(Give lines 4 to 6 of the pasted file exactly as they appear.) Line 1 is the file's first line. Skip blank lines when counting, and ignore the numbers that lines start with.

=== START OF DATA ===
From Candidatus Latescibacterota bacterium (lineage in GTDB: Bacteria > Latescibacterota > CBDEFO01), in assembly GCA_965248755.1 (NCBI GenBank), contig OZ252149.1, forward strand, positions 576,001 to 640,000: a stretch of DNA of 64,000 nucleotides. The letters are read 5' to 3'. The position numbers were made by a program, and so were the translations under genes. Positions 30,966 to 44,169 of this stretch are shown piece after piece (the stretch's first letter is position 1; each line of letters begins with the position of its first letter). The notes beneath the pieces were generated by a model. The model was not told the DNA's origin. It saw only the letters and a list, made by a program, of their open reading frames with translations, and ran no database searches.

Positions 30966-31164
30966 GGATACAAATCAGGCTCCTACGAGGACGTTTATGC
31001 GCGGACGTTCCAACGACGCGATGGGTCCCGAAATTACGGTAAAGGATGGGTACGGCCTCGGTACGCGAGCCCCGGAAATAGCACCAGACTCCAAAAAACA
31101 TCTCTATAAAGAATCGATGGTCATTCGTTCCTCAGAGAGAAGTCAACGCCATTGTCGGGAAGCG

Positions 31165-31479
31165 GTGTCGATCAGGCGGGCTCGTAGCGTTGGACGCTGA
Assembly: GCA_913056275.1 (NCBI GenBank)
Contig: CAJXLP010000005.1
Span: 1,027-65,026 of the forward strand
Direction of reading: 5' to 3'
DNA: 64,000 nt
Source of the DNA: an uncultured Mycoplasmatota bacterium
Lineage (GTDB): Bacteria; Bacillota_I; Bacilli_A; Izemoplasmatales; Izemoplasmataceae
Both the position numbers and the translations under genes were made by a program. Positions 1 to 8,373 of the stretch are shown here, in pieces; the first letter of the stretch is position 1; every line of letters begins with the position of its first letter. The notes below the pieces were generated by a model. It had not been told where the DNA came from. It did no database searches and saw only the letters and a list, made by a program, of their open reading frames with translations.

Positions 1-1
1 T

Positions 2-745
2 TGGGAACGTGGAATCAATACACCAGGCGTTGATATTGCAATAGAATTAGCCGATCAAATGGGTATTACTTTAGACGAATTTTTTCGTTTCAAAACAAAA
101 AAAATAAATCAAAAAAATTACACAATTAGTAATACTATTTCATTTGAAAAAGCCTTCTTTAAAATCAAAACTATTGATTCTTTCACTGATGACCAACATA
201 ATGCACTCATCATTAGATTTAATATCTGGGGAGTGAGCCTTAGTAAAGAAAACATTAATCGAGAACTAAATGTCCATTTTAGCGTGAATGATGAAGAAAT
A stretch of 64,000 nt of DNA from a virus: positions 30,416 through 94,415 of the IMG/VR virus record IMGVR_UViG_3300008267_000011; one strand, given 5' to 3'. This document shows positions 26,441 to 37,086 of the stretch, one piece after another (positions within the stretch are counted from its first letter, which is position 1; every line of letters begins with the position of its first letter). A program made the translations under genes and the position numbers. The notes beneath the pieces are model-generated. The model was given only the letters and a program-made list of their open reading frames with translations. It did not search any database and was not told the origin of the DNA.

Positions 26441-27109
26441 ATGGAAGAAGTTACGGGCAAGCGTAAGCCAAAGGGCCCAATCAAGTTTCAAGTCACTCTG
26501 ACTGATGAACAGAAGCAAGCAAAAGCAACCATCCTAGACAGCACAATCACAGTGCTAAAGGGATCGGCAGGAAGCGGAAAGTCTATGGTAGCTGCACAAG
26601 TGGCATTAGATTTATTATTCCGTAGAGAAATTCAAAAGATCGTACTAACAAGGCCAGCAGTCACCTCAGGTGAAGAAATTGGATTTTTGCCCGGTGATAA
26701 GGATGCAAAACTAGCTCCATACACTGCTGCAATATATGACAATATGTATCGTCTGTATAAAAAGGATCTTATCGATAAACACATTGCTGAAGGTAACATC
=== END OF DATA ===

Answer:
31001 GCGGACGTTCCAACGACGCGATGGGTCCCGAAATTACGGTAAAGGATGGGTACGGCCTCGGTACGCGAGCCCCGGAAATAGCACCAGACTCCAAAAAACA
31101 TCTCTATAAAGAATCGATGGTCATTCGTTCCTCAGAGAGAAGTCAACGCCATTGTCGGGAAGCG

Positions 31165-31479